In response to the vast outpouring of support and concern about the recent shooting at the African American Civil War Memorial, the non-profit foundation that built the memorial and operates a museum at the site is sponsoring “Rally on the High Ground,” a national fundraising drive to fix the gun damage and other major problems at the Northwest Washington facility.

On Dec. 26, police believe gunfire was exchanged between two people, damaging the memorial’s Wall of Honor. No one was injured in the incident. The total cost of needed repairs is approximately $575,000.

“It is our goal to raise the funds necessary to get all repairs completed in time for the Grand Review planned for 2015 that will mark the sesquicentennial celebration of the end of the American Civil War,” Beverly Perry, chairperson of the board of directors for the African American Civil War Freedom Foundation, said in a statement.

The memorial is the nation’s way of paying tribute to the 209,145 African American Union soldiers who bravely stood up with President Abraham Lincoln in the Civil War to abolish slavery and keep America united under one flag. The memorial was authorized by Congress and was built with private funds on federal land. The completed memorial was turned over to the National Park Service in 2003, and the adjacent museum continues to operate with private funds.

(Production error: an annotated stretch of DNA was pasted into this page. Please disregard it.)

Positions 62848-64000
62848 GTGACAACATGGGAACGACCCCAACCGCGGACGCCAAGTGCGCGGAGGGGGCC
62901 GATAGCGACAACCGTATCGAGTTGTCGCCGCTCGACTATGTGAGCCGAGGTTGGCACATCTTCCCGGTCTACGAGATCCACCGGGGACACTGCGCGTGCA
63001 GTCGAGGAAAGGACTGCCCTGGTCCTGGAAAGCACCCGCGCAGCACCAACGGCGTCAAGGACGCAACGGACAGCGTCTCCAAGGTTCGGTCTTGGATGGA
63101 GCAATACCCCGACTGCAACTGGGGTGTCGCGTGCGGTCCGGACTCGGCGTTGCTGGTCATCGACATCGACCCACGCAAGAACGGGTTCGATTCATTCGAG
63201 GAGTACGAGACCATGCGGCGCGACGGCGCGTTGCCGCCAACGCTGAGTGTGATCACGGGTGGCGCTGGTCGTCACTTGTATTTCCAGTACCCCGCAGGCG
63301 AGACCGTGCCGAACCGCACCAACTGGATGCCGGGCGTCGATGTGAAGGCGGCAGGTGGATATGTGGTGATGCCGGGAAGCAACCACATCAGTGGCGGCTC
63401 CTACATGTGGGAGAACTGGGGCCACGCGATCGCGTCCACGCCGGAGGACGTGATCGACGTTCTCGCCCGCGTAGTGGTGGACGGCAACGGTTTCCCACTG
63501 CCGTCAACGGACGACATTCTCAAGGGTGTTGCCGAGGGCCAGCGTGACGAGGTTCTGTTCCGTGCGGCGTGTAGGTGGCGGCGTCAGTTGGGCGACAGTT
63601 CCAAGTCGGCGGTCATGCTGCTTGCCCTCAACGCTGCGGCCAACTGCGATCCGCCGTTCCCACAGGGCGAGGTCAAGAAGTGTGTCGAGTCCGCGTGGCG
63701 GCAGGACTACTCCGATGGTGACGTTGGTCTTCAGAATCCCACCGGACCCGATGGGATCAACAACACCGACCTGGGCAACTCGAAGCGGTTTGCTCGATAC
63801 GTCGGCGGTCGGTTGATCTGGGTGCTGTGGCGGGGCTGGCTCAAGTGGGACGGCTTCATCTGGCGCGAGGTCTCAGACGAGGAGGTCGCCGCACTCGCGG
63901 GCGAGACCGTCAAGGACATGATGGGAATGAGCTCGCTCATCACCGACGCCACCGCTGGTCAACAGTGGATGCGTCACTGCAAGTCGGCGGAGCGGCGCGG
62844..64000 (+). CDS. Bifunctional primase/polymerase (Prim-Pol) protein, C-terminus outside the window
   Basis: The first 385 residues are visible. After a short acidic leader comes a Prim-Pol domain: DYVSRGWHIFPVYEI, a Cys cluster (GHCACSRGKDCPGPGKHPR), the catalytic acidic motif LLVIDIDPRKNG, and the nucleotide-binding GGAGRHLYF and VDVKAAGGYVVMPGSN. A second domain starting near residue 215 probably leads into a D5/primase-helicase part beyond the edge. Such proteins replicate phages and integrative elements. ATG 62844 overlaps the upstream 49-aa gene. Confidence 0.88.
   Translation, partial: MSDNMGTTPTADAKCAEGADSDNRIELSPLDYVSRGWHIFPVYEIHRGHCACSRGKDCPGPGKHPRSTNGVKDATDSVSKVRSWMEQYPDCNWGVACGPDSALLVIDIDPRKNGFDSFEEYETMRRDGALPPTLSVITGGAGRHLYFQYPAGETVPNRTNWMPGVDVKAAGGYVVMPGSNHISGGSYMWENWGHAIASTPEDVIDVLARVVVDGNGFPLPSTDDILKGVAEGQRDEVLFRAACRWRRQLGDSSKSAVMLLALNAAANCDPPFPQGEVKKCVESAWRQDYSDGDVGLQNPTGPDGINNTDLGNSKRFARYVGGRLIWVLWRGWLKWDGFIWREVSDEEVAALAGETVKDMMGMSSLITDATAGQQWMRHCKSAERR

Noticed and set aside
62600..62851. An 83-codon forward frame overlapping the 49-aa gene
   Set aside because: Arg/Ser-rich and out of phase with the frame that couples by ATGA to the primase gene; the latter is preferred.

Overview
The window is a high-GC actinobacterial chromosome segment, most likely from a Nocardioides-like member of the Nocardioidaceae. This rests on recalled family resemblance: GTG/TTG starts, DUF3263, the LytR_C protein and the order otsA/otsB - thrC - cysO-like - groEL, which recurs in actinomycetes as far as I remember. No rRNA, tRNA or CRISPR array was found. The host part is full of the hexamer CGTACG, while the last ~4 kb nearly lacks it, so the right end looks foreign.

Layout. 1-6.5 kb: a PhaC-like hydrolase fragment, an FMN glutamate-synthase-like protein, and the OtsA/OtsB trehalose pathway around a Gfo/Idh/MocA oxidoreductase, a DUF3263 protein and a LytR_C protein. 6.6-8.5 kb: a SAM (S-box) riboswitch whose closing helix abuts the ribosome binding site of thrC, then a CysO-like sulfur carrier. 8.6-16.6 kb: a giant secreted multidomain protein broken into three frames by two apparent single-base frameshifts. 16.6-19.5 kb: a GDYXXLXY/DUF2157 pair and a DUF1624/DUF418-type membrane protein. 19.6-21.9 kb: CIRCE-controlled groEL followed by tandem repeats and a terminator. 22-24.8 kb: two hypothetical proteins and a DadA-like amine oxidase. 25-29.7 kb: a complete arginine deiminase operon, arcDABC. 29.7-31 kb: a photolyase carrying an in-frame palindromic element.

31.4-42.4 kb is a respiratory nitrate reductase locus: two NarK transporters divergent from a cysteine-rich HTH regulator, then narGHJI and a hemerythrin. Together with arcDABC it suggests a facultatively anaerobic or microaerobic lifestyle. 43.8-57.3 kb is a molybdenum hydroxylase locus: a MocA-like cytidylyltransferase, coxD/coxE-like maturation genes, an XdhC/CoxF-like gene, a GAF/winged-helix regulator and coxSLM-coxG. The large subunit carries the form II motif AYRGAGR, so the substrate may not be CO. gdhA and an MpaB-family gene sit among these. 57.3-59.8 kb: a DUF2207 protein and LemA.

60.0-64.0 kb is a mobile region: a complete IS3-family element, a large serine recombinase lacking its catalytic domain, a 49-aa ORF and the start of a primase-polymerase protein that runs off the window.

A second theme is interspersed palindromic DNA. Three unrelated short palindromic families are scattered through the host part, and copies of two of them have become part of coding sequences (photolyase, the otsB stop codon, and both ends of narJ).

The two names damaged by gunfire were Lt. Adolph Ebermayer, an officer in the 121st Regiment, United States Colored Troops, who mustered into the Union Army in September 1864 in Louisville, Ky. The second name damaged was that of Henry Foster, who was a private in the 121st. Army. Records show that Pvt. Foster enlisted in the Army at the age of 20 and had dark hair, dark eyes and complexion and stood five feet, five inches tall. He was from Pike County, Ky.

The names on the Memorial Wall of Honor are enrolled by regiment in alphabetical order by last name; the two damaged names appear next to each other.

“All repairs will be done according to the specifications required by the various permitting entities,” said Frank Smith, founding director of the museum.

The monument is located in the Shaw area of Washington, D.C., which is named for Col. Robert Gould Shaw, commander of the famed Massachusetts 54th Regiment.

Persons interested in joining the fundraiser may do so by making a tax deductible donation or future pledge to the African American Civil War Memorial Freedom Foundation, 1925 Vermont Ave. NW, Washington, DC, 20001. Patrons may also donate online at  Please place “memorial repairs” in the memo section.